I suspect that without having the cachet of having been a cast member of a major Broadway show, like Forever Tango, or being an international level champion, or a movie star like Pablo Veron, without a huge "name" that would enable you to tour and be booked at shows and conventions basically as a celebrity (like Fernanda Ghi and Guillermo Merlo, who I think are the reining world champion tango dancers), it would be very difficult to move into "wealthy" status.

    But then, I know so many "starving artists," that anybody who can earn a decent, if modest, living solely as a performing artist (dancer, actor, musician) has my absolute respect. There's more to being wealthy than having money. The freedom to devote one's life completely and totally to one's art I think would be a gift beyond price.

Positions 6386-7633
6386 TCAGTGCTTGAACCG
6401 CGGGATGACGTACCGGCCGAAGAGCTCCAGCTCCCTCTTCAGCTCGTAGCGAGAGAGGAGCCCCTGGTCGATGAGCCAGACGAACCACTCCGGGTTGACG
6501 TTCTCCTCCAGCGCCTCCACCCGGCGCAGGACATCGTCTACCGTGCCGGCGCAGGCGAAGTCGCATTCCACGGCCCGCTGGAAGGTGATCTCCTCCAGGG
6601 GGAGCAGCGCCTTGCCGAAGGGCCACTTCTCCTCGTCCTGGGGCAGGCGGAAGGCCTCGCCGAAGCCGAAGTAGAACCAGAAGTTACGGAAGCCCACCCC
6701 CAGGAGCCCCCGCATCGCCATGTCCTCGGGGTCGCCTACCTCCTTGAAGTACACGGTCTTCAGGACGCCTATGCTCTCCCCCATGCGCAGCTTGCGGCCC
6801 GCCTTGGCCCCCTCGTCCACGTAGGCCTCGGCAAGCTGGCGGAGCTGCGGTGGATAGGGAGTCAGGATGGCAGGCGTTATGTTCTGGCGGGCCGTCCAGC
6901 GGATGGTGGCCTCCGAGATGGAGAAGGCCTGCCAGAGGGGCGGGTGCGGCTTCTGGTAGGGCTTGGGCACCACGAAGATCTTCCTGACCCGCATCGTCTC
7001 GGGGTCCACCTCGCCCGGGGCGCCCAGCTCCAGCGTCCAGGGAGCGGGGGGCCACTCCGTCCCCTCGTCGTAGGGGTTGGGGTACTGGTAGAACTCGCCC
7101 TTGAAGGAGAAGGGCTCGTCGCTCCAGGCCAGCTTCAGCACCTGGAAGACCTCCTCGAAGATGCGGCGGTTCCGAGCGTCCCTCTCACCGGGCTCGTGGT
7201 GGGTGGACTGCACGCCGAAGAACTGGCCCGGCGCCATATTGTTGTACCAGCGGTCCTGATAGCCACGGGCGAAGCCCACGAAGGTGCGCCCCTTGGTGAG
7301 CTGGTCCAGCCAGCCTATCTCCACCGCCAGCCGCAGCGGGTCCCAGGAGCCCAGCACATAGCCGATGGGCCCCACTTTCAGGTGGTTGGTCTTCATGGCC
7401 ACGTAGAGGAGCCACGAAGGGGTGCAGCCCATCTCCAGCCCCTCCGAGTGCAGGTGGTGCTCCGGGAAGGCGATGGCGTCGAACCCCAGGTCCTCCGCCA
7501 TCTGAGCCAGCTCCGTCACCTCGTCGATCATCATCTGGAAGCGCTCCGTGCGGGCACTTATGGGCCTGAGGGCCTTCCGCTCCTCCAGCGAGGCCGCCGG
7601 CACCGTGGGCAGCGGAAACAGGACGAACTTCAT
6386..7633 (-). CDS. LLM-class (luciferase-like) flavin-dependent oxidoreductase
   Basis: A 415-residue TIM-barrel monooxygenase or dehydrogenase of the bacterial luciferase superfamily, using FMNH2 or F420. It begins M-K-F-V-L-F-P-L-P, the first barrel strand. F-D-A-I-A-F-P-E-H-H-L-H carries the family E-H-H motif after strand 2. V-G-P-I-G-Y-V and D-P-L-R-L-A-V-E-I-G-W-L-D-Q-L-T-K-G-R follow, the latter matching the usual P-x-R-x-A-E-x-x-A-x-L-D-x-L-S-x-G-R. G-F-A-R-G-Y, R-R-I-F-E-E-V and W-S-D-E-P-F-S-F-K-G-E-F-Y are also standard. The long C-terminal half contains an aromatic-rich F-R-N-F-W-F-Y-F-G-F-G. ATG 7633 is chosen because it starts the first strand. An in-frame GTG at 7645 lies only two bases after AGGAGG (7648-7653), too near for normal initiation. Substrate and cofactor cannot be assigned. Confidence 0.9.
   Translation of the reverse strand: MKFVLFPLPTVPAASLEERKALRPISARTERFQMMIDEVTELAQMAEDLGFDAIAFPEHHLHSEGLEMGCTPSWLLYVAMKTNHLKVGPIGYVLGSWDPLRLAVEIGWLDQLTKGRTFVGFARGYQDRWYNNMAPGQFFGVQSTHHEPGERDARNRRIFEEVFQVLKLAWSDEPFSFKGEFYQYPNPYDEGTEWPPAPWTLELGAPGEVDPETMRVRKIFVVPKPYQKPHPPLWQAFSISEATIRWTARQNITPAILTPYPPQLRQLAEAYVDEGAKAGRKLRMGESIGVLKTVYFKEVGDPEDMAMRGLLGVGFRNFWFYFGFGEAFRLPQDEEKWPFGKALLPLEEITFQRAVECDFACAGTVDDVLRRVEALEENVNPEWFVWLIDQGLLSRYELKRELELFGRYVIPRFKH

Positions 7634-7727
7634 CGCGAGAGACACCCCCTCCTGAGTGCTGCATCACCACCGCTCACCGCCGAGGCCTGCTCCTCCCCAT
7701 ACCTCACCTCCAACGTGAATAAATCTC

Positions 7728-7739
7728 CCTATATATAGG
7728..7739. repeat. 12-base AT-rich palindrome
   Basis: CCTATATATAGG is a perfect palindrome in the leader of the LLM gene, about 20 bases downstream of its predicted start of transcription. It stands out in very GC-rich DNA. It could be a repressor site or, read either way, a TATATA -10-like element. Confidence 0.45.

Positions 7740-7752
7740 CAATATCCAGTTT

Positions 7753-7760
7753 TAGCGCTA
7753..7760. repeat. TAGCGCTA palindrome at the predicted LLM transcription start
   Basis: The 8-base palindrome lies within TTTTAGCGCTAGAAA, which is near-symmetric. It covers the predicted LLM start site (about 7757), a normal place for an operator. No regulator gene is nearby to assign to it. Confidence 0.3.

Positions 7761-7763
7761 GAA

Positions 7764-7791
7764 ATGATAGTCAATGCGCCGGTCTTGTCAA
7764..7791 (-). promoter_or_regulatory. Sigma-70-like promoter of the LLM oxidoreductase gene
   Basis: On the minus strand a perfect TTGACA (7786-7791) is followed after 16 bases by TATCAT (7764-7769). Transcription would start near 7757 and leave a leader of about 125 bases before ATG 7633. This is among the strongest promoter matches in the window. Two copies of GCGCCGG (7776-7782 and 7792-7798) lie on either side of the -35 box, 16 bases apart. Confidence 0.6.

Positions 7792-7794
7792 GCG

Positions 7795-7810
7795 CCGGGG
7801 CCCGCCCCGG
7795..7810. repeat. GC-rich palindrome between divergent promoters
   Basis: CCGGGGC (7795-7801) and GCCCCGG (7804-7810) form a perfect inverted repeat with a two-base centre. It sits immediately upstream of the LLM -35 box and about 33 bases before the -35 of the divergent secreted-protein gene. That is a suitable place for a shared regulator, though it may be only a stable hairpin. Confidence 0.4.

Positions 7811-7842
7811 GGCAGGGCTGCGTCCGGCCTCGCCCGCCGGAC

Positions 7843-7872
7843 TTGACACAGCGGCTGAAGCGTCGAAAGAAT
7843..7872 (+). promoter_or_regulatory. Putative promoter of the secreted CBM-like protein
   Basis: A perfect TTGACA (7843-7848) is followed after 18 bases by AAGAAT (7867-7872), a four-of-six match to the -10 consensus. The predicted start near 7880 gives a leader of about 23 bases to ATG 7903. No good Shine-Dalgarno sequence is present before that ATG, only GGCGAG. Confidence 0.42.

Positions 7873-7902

6. NeoDevin

    NeoDevin New Member

    You're right that I haven't defined wealthy, I left that purposely up to everyone answering. I could quote a dollar value, but not everywhere uses the same currency, and cost of living varies significantly from place to place (sometimes as much as a factor of 10 just for a 5 minute drive), so I figured I'd leave it all open to everyone's interpretation, and see how many dance professionals consider themselves to be wealthy.
  7. mamboqueen

    mamboqueen Well-Known Member

    You need to factor in the cost a teacher makes doing pro/am comps. I did the math once at a particular competition, and came away thinking that the teacher made quite a bundle of money (that was factoring in the fact that he wasn't doing privates, but he doesn't do them on Sundays anyway).